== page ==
U.S. Academic Medical Centers Are Not Cutting the Mustard

Hospital glycemic control needs to be improved, says study

The study demonstrates a need for more research into how to improve diabetes-related hospital care, including incorporating consistent protocols for basal/bolus insulin regimens and higher frequencies of A1c testing.

| Jan 30, 2009

A study published in the Journal of Hospital Medicine has found that the glucose control practices at academic medical centers are below par and fail to meet the current standards set by the American Diabetes Association (ADA). 

The study found broad variations in adherence to the recommended standards. For example, the ADA guidelines call for the use of intravenous insulin to control hyperglycemia in critically ill patients with diabetes. However, fewer than half of the ICU patients involved in the study received IV insulin. 

Jeffrey B. Boord, MD, MPH, the lead author of the study, said in a press release that because many as 25 percent of hospitalized adult patients have diabetes, "it's vital for hospitals to use effective insulin therapy to control glucose levels in acutely ill patients. Tight glucose control can improve patient outcomes and decrease hospital stays."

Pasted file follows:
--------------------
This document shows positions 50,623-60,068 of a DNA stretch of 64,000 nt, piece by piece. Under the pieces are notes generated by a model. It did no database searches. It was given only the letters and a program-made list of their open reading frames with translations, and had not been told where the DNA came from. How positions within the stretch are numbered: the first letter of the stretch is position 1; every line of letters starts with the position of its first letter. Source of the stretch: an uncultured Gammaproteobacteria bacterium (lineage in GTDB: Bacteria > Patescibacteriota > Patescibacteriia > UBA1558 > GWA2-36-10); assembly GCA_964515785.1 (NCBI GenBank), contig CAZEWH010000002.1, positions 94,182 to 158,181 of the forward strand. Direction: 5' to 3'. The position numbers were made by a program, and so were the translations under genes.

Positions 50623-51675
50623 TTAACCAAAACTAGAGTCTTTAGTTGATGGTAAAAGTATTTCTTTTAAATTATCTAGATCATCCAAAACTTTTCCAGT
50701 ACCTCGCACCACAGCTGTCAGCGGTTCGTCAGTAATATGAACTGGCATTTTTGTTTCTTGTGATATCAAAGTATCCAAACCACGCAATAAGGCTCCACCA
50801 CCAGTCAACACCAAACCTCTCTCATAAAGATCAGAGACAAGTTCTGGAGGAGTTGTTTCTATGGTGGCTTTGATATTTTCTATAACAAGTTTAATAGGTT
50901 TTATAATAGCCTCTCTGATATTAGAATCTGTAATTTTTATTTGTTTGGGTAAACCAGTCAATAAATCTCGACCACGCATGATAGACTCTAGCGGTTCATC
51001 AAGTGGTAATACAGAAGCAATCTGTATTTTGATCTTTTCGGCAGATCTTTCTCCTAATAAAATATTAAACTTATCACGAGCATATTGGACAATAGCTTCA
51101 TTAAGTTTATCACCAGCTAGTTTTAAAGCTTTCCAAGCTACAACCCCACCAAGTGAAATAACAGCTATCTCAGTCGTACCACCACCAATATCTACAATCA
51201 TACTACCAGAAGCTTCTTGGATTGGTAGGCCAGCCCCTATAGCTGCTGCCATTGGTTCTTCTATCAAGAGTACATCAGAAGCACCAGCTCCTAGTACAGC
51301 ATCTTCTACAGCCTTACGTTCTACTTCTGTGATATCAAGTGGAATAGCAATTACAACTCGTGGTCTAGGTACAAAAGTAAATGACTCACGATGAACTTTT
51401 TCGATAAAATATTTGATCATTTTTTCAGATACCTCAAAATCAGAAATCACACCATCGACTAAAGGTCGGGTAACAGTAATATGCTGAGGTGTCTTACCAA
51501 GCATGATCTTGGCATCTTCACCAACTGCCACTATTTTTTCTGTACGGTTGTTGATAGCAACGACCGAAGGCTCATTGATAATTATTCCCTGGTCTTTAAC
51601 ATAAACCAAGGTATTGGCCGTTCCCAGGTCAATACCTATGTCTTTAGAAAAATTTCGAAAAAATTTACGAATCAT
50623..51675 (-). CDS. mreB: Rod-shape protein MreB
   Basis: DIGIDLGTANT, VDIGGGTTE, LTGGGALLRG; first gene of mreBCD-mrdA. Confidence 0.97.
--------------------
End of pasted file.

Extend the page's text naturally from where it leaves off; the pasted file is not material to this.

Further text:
The study also demonstrates a need for more research into how to improve diabetes-related hospital care, including how to incorporate consistent protocols for basal/bolus insulin regimens and higher frequencies of A1c testing.

The study was based upon a project done in 2005 by the University HealthSystem Consortium, an alliance of 103 academic health centers and 119 associated hospitals.

Sources: EurekAlert! and University HealthSystem Consortium

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Categories: A1c Test, Diabetes, Diabetes, Hospital Care, Insulin, Professional Issues, Research


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